Young Designers Turn Muslim Modesty Into Modern Fashion
By Faria Akram
Reporting Texas and the Austin American-Statesman
Dania Abdi knows a ton about fashion, though she struggles with her own.
“My first thought every morning is, ‘I have nothing to wear,’” said Abdi, 22, a textiles and apparel design major at the University of Texas at Austin.
Abdi has spent several years working to earn a spot in the fashion world while staying within her practice of Islam. She’s a proponent of modest, but stylish, clothing, a rapidly growing market worldwide.
Abdi wears the hijab, a head covering worn by many Muslim women. The hijab is part of the code of modesty that is a tenet of the Islamic faith, said Leena Asad, a 21-year-old fashion blogger from Tyler. Women who wear the hijab cover their hair, arms and legs.
Major clothing companies have turned their attention to this market. Sweden-based global retailer H&M featured its first hijab-wearing model in a September ad. Designers Donna Karan and Tommy Hilfiger have shown Ramadan collections featuring long-sleeved gowns and high-necked tops.
Abdi has interned with Texas designers, coordinated fashion shows in Austin and assisted in New York Fashion Week three years in a row. Her Instagram account, which has 6,000 followers, features long cardigans, statement necklaces, dark lipsticks and a variety of headscarves.
Modest dress is a centuries-long Muslim tradition, but high-style modesty has become more popular with the rise of social media, particularly YouTube. Muslim fashion celebrities such as Dina Torkia and Amenakin, both British, posted videos showing outfits and scarves that are fashionable and modest. As their followers grew in number, so did support and creativity from other Muslim women.
“When I first wore hijab, I would just wear my mom’s old scarves,” said former modest-clothing designer Zeena Alkurdi, 26, who is now in marketing in Dallas. “I never really thought that I could have my own style and could make this look that I see at Forever 21 on the mannequin work for me.”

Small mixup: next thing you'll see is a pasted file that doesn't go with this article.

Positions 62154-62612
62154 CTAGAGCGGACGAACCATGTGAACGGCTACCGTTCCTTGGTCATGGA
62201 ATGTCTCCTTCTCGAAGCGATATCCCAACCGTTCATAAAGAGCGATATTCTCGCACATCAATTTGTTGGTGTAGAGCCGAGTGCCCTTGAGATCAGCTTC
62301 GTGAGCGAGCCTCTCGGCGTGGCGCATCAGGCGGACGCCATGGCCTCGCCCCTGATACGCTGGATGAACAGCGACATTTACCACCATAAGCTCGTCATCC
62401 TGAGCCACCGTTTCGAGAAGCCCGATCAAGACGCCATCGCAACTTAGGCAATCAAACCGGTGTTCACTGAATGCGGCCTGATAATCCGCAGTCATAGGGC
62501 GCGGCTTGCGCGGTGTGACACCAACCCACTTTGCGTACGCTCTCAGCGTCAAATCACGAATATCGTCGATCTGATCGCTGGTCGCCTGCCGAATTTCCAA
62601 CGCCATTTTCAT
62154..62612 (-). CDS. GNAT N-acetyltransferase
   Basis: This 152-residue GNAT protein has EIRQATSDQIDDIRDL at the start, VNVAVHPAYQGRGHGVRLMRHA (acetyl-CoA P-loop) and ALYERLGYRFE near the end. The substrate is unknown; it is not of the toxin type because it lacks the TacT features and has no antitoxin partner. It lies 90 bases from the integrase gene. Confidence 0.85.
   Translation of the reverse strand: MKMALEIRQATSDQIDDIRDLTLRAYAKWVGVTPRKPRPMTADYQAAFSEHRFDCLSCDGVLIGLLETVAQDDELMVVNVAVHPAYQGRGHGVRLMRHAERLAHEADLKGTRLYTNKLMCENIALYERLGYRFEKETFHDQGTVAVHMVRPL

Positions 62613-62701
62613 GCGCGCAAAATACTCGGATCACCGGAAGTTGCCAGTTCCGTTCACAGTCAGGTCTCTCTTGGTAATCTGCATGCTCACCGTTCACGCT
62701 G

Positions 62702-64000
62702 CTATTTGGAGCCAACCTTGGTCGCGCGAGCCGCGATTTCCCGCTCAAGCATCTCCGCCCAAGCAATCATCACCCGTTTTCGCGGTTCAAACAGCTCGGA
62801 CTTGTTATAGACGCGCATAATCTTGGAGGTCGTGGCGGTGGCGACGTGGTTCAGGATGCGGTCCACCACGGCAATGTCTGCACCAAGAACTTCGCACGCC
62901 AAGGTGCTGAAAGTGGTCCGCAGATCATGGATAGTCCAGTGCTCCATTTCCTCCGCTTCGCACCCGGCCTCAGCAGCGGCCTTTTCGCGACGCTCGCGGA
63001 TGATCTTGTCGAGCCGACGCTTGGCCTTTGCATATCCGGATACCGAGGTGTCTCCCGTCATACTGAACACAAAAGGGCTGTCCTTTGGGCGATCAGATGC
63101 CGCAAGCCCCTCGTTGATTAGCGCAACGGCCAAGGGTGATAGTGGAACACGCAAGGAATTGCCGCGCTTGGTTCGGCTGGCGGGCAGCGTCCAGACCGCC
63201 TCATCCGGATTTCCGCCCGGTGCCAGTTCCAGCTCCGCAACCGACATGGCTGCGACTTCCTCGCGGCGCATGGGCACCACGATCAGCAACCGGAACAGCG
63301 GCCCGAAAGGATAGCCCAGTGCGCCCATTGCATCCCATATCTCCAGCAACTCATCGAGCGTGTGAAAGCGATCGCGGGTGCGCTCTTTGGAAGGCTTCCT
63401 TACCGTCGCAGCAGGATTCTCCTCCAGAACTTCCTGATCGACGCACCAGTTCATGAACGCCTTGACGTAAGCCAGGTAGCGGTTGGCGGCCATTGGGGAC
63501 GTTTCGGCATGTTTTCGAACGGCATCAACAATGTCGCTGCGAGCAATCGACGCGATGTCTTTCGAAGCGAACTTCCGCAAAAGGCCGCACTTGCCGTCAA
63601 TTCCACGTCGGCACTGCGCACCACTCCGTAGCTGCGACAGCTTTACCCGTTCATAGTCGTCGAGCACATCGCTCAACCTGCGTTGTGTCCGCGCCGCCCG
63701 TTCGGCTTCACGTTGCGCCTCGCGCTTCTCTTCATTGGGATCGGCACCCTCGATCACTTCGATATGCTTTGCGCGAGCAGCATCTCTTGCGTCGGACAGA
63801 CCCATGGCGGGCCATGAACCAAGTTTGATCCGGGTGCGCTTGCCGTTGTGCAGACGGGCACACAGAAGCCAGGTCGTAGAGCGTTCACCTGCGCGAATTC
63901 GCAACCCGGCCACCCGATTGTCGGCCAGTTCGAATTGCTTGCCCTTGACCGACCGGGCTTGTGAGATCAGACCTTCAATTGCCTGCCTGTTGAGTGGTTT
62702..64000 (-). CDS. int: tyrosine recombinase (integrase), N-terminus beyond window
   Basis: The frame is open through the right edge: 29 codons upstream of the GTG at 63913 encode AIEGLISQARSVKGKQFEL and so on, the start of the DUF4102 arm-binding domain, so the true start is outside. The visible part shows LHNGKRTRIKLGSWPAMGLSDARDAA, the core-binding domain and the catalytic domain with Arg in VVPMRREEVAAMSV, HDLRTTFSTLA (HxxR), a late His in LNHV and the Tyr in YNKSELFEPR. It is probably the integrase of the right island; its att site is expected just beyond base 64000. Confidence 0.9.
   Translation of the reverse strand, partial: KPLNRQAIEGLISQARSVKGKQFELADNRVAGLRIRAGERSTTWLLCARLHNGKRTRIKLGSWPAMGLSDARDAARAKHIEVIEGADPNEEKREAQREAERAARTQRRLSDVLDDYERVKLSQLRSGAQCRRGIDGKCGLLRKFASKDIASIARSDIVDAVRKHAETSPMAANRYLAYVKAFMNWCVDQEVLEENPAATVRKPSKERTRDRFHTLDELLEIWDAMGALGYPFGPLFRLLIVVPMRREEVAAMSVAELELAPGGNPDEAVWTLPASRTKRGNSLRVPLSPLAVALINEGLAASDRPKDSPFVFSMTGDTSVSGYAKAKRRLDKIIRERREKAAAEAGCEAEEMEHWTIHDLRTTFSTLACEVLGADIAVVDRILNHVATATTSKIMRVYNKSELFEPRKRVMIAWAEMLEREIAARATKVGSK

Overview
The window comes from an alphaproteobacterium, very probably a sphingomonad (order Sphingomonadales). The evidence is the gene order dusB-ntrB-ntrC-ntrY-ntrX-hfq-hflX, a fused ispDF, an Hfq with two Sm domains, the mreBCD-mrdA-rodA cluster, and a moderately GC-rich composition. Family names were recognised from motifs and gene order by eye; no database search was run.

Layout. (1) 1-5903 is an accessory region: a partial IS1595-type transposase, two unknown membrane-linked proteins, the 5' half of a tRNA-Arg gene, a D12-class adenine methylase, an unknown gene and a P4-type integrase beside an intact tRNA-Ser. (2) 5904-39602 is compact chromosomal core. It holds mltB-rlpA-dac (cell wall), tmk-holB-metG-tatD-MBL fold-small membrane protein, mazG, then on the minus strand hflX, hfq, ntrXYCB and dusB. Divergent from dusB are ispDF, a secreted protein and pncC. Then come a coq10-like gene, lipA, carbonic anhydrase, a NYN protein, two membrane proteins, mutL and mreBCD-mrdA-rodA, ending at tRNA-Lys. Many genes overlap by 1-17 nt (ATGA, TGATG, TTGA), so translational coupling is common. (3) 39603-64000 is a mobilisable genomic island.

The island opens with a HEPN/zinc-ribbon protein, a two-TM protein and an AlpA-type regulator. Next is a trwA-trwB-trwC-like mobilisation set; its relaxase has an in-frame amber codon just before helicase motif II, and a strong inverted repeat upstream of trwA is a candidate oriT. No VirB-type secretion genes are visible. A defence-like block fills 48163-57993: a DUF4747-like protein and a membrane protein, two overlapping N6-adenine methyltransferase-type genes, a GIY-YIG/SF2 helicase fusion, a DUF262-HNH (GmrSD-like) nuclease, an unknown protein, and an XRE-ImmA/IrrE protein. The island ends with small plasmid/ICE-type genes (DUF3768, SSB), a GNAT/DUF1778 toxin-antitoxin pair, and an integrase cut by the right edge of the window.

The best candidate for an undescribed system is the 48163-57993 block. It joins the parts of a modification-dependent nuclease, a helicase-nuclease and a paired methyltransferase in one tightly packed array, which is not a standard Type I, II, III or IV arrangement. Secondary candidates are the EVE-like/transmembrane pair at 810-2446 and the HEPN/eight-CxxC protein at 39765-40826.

In 2012 and 2013, Alkurdi and her friend, Ndaa Hassan, 25, introduced Fashion for Compassion, a charity modest-fashion show in Dallas. The first show attracted more than 200 people.
“Our goal was to inspire creativity and inspire Muslim girls — that just because you wear hijab and are modest doesn’t mean you can’t be fashionable, too,” Alkurdi said.
Alkurdi says modest clothing gives women an expressive outlet. “When you dress modestly, you wear more. All that means is more opportunity for creativity and accessorizing,” she said.
“Long sleeves, long loose garments, maxi-dresses, trouser pants, they’re all seen now as chic and the new ‘it,’” Hassan said. “It’s not about how much you show and expose. It’s about people realizing how much Muslim shoppers are putting toward these brands, and they want to be able to cater to them.”
Designing modest fashion might be a business, but Abdi says the trend also has a positive impact on those who choose to dress modestly.
“I think it’s great either way for girls who shop at H&M and at Mango to see modest clothing,” Abdi said. “It’s nice for people who don’t know Muslims to see that and be like, ‘Hey, we have those similarities. I’m just like you, we’re not so different.’”
Modest clothing styles aren’t limited to Muslim women who cover their hair. Hamdiya Akbar, 20, an advertising major at UT-Austin, wears clothes that cover her shoulders and legs, but she chooses to not hide her hair.
“Modesty has different meanings for everyone,” Akbar said. “Some think it’s wearing a face covering. Some think it’s covering the entire body. It’s different for every person.”
Akbar’s style focuses on balance. She often pairs high waisted pants with shirts that are longer in the back, and adds jackets and blazers to her ensembles. Though she says coordinating outfits can be challenging, she sees a bigger benefit in choosing to dress the way she does.
“Being modest is being yourself and expressing your individuality, and you’re not forced into any fashion sense because you’re able to make your own up,” Akbar said.
It also adds a sense of freedom, says Alkurdi.
“Fashion is art,” she said. “It’s a way to express yourself, to be creative and tell the world this is me. These are the colors and prints I like, this is a way for me to cover myself and respect the laws that God has set out for me.”